ostrich

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English[edit]

An ostrich and chick (probably Struthio camelus australis)

Etymology[edit]

From Middle English ostrich, ostriche, ostryche, ostrige, borrowed from Anglo-Norman ostrige and Old French ostruce, from Vulgar Latin *austruthio, from Latin avis (bird) + strūthiō (ostrich), from Ancient Greek στρουθίων (strouthíōn), or shortened from strūthiocamēlus, from Ancient Greek στρουθιοκάμηλος (strouthiokámēlos), from στρουθός (strouthós, sparrow) + κάμηλος (kámēlos, camel). Compare Spanish avestruz and Portuguese avestruz.

Pronunciation[edit]

  • (Received Pronunciation) IPA(key): /ˈɒs.tɹɪt͡ʃ/, /ˈɒs.tɹɪd͡ʒ/; enPR: ŏs'trĭch, ŏs'trĭj
  • (General American) IPA(key): /ˈɔs.tɹɪt͡ʃ/, /ˈɑs.tɹɪt͡ʃ/, /ˈɔs.tɹɪd͡ʒ/, /ˈɑs.tɹɪd͡ʒ/; enPR: ôs'trĭch, ŏs'trĭch, ôs'trĭj, ŏs'trĭj
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Noun[edit]

ostrich (plural ostriches)

  1. (ornithology) A large flightless bird (Struthio camelus) native to Africa.
    • 1834, Letitia Elizabeth Landon, Francesca Carrara, volume 2, page 17:
      "But is not this fortunate?" continued she, taking up a superb plume of white ostrich feathers, fastened by a small agraffe, enamelled so as to represent a bunch of violets; "this is just what you wanted for the velvet cap you are to wear at Madame de l'Hôpital's masked ball."
    • 2013 July 26, Nick Miroff, “Mexico gets a taste for eating insects [] ”, in The Guardian Weekly, volume 189, number 7, page 32:
      The San Juan market is Mexico City's most famous deli of exotic meats, where an adventurous shopper can hunt down hard-to-find critters such as ostrich, wild boar and crocodile.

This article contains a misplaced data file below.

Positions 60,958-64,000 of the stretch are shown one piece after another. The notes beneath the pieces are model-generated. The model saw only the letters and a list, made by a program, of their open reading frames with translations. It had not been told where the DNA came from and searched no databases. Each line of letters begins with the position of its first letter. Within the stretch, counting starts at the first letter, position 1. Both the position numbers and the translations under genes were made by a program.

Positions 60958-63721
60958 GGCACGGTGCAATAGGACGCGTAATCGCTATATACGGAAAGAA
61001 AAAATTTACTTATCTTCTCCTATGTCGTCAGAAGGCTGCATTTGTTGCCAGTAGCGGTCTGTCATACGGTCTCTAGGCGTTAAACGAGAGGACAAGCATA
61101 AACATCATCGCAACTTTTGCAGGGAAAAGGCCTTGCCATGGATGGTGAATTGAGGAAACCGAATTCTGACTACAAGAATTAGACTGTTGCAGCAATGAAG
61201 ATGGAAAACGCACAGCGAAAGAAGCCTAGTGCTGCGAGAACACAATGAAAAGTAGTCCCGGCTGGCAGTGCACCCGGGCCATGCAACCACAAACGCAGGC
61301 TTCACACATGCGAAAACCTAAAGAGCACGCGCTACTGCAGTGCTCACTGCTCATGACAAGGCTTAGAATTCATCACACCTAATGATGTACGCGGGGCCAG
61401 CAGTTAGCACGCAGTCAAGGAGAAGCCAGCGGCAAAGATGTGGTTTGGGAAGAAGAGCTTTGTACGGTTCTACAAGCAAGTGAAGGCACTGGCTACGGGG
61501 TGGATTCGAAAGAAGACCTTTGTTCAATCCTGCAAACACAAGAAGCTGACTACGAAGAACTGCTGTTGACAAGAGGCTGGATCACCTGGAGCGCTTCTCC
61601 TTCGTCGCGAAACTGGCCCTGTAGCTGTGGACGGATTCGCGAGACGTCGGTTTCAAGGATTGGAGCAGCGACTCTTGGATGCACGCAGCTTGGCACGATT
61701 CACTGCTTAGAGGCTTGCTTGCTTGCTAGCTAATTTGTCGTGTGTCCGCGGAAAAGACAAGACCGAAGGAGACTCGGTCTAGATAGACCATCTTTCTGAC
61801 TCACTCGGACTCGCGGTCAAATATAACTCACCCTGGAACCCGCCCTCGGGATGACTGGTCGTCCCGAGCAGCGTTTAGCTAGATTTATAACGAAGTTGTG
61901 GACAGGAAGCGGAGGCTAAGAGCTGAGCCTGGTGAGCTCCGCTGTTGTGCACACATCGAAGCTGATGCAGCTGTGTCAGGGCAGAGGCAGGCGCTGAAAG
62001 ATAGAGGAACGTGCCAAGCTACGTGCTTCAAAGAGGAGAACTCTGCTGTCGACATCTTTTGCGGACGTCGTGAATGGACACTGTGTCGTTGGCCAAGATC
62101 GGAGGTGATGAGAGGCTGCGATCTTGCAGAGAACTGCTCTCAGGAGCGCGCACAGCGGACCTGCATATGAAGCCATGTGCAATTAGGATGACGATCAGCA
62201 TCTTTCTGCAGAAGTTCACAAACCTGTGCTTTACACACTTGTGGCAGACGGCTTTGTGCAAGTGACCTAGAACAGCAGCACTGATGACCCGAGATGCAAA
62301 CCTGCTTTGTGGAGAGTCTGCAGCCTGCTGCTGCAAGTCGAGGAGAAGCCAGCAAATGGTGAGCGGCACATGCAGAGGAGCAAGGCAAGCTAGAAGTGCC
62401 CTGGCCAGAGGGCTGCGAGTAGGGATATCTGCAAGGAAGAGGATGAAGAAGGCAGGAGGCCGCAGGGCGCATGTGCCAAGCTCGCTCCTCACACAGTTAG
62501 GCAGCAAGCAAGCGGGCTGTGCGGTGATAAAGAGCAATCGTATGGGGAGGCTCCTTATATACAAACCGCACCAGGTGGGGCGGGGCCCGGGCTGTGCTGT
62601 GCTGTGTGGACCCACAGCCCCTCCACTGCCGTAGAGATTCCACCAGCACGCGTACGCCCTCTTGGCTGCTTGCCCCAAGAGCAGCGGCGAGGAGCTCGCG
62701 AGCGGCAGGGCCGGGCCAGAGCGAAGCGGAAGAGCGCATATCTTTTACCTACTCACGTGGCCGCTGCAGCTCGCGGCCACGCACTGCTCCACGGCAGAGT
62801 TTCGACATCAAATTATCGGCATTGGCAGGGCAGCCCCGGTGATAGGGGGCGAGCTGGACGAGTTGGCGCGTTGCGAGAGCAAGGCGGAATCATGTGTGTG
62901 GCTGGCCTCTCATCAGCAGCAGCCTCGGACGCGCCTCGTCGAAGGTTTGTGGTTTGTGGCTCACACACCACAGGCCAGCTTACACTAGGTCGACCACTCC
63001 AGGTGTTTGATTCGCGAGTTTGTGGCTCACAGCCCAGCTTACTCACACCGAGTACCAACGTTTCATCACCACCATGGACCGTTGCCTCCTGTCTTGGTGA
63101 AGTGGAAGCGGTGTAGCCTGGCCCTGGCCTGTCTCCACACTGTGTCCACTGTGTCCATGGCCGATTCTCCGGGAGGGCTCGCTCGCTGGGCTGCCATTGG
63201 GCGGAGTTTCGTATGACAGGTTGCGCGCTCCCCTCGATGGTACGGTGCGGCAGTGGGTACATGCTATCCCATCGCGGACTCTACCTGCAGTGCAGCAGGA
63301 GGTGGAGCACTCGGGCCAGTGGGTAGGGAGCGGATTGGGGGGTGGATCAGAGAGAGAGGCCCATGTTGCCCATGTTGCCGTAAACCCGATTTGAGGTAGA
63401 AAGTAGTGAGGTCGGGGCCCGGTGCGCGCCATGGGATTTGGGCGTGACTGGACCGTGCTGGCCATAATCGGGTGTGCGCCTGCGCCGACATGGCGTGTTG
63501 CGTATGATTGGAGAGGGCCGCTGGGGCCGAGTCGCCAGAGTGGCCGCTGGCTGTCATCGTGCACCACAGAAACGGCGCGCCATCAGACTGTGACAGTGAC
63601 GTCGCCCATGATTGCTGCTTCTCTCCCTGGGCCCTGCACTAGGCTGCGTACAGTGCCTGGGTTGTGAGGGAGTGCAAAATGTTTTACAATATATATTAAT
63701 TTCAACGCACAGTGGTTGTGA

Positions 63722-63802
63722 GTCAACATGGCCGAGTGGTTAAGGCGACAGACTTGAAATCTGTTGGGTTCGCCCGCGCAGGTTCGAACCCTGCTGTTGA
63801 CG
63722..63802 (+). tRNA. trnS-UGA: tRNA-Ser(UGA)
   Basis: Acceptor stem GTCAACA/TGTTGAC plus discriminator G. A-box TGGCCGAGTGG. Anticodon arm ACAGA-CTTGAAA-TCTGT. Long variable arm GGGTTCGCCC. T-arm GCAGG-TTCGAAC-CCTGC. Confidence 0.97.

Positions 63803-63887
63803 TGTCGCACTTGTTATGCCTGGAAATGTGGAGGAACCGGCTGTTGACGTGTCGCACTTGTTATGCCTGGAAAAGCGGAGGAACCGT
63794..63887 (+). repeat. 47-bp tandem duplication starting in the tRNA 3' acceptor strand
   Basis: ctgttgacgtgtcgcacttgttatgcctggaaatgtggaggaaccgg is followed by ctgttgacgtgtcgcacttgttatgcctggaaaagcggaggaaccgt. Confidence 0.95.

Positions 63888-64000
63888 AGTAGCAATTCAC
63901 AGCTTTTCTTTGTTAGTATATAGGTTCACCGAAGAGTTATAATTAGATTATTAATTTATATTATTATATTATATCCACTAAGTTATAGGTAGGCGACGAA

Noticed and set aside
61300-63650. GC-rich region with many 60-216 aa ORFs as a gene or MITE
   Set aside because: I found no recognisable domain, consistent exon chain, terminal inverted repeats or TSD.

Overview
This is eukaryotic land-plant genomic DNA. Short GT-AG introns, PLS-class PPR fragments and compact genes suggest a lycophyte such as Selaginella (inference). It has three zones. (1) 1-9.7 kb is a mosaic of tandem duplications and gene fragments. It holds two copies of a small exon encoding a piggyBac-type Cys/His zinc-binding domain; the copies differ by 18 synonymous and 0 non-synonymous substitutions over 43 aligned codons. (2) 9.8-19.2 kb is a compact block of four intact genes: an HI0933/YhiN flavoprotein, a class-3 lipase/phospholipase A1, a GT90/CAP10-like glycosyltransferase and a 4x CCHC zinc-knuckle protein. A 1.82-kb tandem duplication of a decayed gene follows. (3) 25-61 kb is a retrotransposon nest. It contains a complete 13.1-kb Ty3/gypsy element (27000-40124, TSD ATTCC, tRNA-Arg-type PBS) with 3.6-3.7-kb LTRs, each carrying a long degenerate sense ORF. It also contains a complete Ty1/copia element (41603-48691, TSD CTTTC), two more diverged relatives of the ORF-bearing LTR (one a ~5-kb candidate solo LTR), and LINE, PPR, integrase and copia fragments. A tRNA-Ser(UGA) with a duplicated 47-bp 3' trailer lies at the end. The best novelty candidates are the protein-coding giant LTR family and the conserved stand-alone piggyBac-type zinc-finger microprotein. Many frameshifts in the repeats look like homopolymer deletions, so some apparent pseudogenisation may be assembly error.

2. (figuratively) One who buries one's head in the sand instead of acknowledging problems.
  3. (golf) The hypothetical completion of a hole five strokes under par (a quintuple birdie, quadruple eagle, triple albatross, or double condor).

Coordinate terms[edit]

(golf):

Derived terms[edit]

Translations[edit]

The translations below need to be checked and inserted above into the appropriate translation tables, removing any numbers. Numbers do not necessarily match those in definitions. See instructions at Wiktionary:Entry layout § Translations.

See also[edit]

Further reading[edit]

Anagrams[edit]


Middle English[edit]

Alternative forms[edit]

Etymology[edit]

Borrowed from Anglo-Norman ostrige and Old French ostruce, from Vulgar Latin *austrūthiō.

Pronunciation[edit]

  • IPA(key): /ˈɔstritʃ/, /ˈɔstridʒ/

Noun[edit]

ostrich (plural ostriches)

  1. ostrich (Struthio camelus)
  2. (rare) A goblet made of an ostrich egg.
  3. (rare, heraldry) A heraldic image of an ostrich.

Descendants[edit]

  • English: ostrich
  • Scots: ostriche (obsolete)
  • Welsh: estrys

References[edit]